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Fort Knox of healthcare data

In the Healthcare Cloud, companies store and process their information in compliance with data protection laws and regulations

May 31 2021Magdalena Groneberg

The public cloud for healthcare data

Processing healthcare data in the public cloud? For many doctors, health insurance companies and other companies, this is way too risky. They are still held back by data privacy and compliance concerns. As the first public cloud that complies with data privacy laws and regulations, the Telekom Healthcare Cloud is the Fort Knox of healthcare data.

Secure public cloud for health data

Two women, one of which is a doctor are sitting at a desk and are looking at an iPad

Digitalize medicine, heal with data: AI developed by the Fraunhofer Gesellschaft is capable of identifying correlations and patterns in patient data that would otherwise be almost impossible to detect. To do this, it compares data on previous illnesses, lifestyle and disease progression of many patients and suggests the best individual therapy to doctors. Powerful technologies such as cloud computing, AI, and big data can dramatically improve our healthcare - as penicillin or X-rays once did. What sounded like a remote prospect for a long time is already finding its way into practices, clinics and health insurance - and ultimately helps those in need by making the treatment not only more individual but also more effective.

Digitalization versus cost

Many hospitals and practices are already using teleconsulting services to discuss with peers and gain additional expertise. Teaching hospitals stream operations live over the internet in lecture halls, digital health apps (DiGAs) help manage chronic diseases. Electronic patient records (ePA) will also become increasingly important in the future for doctors and clinics as well as for health insurance companies. Companies and their IT service providers want to drive the development of digital offerings and use new technologies to offer their patients and insured persons the best possible treatment - e.g. with the help of artificial intelligence or telemedicine online. At the same time, the IT budgets of hospitals and clinics have been stagnating or decreasing for years. Setting up even basic infrastructure technology and IT systems such as an integrated SAP ERP or a hospital management system (HMS) on premises is utopian for most operators: too expensive, too complex to manage and secure. In addition, the IT departments are understaffed and lack the specialist knowledge.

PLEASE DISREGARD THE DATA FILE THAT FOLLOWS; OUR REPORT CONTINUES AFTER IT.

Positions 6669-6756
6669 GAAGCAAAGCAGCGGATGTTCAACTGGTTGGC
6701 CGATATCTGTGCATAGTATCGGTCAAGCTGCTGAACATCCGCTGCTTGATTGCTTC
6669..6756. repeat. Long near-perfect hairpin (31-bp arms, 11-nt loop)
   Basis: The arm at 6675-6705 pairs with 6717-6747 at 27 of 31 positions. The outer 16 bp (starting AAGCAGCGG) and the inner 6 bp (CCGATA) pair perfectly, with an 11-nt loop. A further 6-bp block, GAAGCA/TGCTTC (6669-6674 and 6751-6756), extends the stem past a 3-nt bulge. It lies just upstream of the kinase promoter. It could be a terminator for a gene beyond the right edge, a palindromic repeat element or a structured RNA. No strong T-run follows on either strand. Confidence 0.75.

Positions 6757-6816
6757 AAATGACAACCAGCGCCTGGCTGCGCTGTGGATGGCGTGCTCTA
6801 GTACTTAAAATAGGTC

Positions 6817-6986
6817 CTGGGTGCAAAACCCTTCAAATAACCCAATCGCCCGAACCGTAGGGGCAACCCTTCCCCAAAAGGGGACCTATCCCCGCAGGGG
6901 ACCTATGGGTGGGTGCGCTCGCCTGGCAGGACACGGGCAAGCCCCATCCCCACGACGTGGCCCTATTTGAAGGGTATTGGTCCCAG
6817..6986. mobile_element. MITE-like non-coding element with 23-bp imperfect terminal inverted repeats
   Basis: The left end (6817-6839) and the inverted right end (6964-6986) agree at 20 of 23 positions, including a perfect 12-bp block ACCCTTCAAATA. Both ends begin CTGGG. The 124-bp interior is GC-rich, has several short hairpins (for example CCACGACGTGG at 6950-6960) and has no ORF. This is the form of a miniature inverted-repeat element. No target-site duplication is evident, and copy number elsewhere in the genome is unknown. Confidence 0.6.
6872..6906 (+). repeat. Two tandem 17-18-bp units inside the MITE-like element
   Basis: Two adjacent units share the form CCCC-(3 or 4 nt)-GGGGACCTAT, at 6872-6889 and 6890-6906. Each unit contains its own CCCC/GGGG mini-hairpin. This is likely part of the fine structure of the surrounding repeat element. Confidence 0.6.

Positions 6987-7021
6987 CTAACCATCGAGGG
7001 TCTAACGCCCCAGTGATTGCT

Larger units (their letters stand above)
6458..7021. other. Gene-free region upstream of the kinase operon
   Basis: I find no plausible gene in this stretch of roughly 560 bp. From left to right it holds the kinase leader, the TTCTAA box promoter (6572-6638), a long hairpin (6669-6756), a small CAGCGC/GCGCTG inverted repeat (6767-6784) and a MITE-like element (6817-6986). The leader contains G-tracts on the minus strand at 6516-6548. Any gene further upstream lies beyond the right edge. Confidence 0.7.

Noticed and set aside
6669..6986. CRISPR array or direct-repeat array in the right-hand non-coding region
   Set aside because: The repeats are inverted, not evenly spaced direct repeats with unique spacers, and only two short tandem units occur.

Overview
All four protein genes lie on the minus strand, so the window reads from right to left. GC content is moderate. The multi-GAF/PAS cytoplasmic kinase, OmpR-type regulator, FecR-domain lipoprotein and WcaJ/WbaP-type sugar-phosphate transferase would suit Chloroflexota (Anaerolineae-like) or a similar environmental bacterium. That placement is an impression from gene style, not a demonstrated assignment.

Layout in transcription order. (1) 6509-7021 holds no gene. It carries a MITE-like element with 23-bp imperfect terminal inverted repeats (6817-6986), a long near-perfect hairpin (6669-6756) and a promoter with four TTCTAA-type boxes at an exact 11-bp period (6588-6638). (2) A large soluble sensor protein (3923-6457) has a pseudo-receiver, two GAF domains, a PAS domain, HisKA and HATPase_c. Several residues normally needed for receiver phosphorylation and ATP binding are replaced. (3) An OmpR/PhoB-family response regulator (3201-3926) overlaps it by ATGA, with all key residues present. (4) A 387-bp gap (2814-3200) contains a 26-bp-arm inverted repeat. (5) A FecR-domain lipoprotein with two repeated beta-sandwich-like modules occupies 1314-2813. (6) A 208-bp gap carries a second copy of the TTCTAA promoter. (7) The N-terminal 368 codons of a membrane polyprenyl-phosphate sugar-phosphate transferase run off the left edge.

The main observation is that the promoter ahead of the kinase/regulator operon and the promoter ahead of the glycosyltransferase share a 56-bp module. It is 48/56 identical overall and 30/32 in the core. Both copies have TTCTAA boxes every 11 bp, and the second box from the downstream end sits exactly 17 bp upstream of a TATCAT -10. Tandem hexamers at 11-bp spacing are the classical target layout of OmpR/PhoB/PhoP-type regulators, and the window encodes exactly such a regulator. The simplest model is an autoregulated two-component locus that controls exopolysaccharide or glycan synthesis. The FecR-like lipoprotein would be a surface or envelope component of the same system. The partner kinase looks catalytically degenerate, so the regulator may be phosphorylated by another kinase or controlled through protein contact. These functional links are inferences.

Maintaining a duty of confidentiality: balancing act for holders of professional secrets

When the server room in the basement becomes too expensive, private or public clouds come into play. All companies and individuals involved, whether they are research companies, health insurance companies, hospitals, IT service providers or developers of digital health applications, face the same dilemma: it cannot get more personal than dealing with sensitive healthcare data on a daily basis. This information must always be well protected and, of course, processed and stored in accordance with the General Data Protection Regulation (GDPR). The collection and processing of sensitive data is a balancing act and any failure can be costly: Companies need the cloud, but the regulations and laws governing professional secrecy are strict, and a breach or data leak could result in huge fines or even a custodial sentence. The confidentiality obligation also applies to digital data.

Public and yet private

Two hands in surgical gloves